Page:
My wife and I went out for lunch the other day to a restaurant that serves local Ligurian specialties. The key dish was farinata, which tastes like a cross between a pancake and crunchy hash-brown potatoes. The dough is a liquid that is poured into a big, shallow, steel pan and then cooked inside a large brick stove with a wood fire inside. (These big, brick stoves are also the way wood-fired pizza is cooked.)
It was a cold and drizzly day, so sitting inside in front of the stove was really comfortable, and the farinata cook’s routine was interesting to watch. The pan had to be rotated a few times and the cook used long rods with flattened ends to stick under the pan and twirl it around. Once the mix was cooked and burned to just the right extent, the pan was removed from the stove and the farinata was cut up into squares and strips.
Photo by Rick Gush
The whole process takes about 15 minutes, and usually a large group of people is waiting for their portions. Ordering farinata at a restaurant can require patience, as there may be so many people ahead of you in line that you need to wait a half hour until your turn arrives. Luckily, we ate lunch a bit early and the farinata rush hadn’t yet started — we got our servings from the first pan out of the oven.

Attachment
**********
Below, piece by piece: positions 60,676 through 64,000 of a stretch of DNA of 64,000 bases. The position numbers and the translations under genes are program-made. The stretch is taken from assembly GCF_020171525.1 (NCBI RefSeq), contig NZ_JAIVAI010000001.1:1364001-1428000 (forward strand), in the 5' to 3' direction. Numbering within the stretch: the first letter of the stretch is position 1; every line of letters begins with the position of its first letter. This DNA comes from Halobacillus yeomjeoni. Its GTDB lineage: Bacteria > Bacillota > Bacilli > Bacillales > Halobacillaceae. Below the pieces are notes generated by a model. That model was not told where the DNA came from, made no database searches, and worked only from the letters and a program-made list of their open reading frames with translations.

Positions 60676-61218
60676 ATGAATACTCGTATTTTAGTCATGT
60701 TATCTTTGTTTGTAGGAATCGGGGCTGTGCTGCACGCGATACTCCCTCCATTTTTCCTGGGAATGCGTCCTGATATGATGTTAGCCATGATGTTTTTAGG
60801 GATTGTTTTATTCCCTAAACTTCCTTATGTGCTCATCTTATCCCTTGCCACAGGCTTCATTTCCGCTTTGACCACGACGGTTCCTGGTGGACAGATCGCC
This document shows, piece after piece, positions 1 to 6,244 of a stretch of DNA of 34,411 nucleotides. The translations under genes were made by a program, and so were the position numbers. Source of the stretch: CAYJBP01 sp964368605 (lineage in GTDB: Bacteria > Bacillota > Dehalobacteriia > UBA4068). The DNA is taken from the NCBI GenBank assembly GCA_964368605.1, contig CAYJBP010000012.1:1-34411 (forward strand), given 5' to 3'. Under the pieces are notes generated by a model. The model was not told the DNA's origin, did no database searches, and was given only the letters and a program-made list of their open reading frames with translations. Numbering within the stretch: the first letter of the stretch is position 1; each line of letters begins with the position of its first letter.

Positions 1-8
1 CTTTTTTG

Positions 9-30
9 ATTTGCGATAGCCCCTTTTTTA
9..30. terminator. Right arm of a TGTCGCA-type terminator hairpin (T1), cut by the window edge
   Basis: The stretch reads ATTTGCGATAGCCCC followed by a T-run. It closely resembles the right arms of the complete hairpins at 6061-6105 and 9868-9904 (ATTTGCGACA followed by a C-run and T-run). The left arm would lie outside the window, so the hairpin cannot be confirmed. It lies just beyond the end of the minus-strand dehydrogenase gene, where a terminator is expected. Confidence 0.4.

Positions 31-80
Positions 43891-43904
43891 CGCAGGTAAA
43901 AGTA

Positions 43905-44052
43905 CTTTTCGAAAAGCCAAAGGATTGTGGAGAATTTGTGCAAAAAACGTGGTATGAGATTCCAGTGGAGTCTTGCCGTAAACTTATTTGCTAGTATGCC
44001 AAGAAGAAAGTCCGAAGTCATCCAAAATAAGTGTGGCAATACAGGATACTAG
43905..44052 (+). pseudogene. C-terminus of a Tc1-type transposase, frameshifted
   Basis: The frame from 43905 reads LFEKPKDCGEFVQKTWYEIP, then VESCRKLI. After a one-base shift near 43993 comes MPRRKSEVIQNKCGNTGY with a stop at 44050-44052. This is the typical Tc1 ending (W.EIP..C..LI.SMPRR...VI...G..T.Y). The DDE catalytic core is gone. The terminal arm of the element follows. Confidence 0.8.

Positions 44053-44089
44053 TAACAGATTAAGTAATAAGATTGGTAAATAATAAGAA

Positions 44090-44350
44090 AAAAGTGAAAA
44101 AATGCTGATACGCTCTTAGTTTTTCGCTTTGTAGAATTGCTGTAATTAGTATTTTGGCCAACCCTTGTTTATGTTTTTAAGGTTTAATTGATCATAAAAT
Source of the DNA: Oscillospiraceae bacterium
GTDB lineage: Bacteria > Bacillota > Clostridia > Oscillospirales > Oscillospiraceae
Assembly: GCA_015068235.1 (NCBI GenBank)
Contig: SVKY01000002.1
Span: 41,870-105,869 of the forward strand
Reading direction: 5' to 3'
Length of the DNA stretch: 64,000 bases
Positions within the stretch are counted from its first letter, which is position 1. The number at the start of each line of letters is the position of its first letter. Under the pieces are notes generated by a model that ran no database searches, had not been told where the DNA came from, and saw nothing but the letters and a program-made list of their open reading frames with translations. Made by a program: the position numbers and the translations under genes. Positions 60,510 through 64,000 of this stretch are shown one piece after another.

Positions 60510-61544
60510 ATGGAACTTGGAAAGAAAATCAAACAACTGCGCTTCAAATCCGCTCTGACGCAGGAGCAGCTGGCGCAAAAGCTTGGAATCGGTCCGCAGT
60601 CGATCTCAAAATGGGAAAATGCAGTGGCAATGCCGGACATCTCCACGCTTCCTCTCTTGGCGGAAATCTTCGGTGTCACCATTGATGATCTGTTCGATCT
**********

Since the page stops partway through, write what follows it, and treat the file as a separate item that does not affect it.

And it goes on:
Some people do make farinata at home, but it’s difficult to get the correct level of crunchiness in an oven. The recipe is really simple, basically just garbanzo-bean flour mixed with water.
Garbanzo beans, called cece (cheh-chee) are one of the old foods of the poor people here in Liguria, and a lot of simple peasant recipes, like panissa (fried farinata, served with onions), use them. I’ve never grown garbanzo beans, because I’m not generally crazy for them, and also because they have the reputation of not yielding well. Still, it is a crop that grows in relatively hostile conditions. Before Columbus brought back beans, garbanzo beans were the main legume crop in the Old World. Garbanzos are still prominent in Indian cooking, being a key ingredient of hummus and falafel.
I’m amused at the recipes for farinata that advise people to soak the flour overnight before making it. This advice is given because there are often a lot of insect parts and debris in garbanzo flour, so soaking overnight allows the insects and scum to be scooped off before the mix is put in the cooking pan. The cook in the restaurant was also scooping scum off the top of his big pot of dough … but then he plunged his hands elbow-deep into the mix in order to stir it up.